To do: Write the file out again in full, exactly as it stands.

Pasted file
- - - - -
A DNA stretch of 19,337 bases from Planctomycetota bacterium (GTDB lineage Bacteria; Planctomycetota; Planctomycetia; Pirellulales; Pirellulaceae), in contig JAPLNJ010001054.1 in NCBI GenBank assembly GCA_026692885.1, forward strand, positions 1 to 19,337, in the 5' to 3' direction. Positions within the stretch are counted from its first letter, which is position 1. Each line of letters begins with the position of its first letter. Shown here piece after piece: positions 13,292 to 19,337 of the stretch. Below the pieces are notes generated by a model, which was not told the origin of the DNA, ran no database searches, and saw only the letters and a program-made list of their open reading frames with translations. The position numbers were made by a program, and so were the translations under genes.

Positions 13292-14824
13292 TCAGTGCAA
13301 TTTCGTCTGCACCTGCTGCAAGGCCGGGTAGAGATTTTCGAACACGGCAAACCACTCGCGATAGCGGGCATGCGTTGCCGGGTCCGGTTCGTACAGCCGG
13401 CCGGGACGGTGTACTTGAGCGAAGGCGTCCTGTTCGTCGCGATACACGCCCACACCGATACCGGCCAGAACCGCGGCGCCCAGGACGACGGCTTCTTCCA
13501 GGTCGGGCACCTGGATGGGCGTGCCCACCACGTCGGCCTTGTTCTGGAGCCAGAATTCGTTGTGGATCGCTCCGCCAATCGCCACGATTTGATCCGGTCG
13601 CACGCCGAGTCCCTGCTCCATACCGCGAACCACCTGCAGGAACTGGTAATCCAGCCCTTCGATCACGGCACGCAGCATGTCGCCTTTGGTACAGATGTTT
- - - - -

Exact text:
A DNA stretch of 19,337 bases from Planctomycetota bacterium (GTDB lineage Bacteria; Planctomycetota; Planctomycetia; Pirellulales; Pirellulaceae), in contig JAPLNJ010001054.1 in NCBI GenBank assembly GCA_026692885.1, forward strand, positions 1 to 19,337, in the 5' to 3' direction. Positions within the stretch are counted from its first letter, which is position 1. Each line of letters begins with the position of its first letter. Shown here piece after piece: positions 13,292 to 19,337 of the stretch. Below the pieces are notes generated by a model, which was not told the origin of the DNA, ran no database searches, and saw only the letters and a program-made list of their open reading frames with translations. The position numbers were made by a program, and so were the translations under genes.

Positions 13292-14824
13292 TCAGTGCAA
13301 TTTCGTCTGCACCTGCTGCAAGGCCGGGTAGAGATTTTCGAACACGGCAAACCACTCGCGATAGCGGGCATGCGTTGCCGGGTCCGGTTCGTACAGCCGG
13401 CCGGGACGGTGTACTTGAGCGAAGGCGTCCTGTTCGTCGCGATACACGCCCACACCGATACCGGCCAGAACCGCGGCGCCCAGGACGACGGCTTCTTCCA
13501 GGTCGGGCACCTGGATGGGCGTGCCCACCACGTCGGCCTTGTTCTGGAGCCAGAATTCGTTGTGGATCGCTCCGCCAATCGCCACGATTTGATCCGGTCG
13601 CACGCCGAGTCCCTGCTCCATACCGCGAACCACCTGCAGGAACTGGTAATCCAGCCCTTCGATCACGGCACGCAGCATGTCGCCTTTGGTACAGATGTTT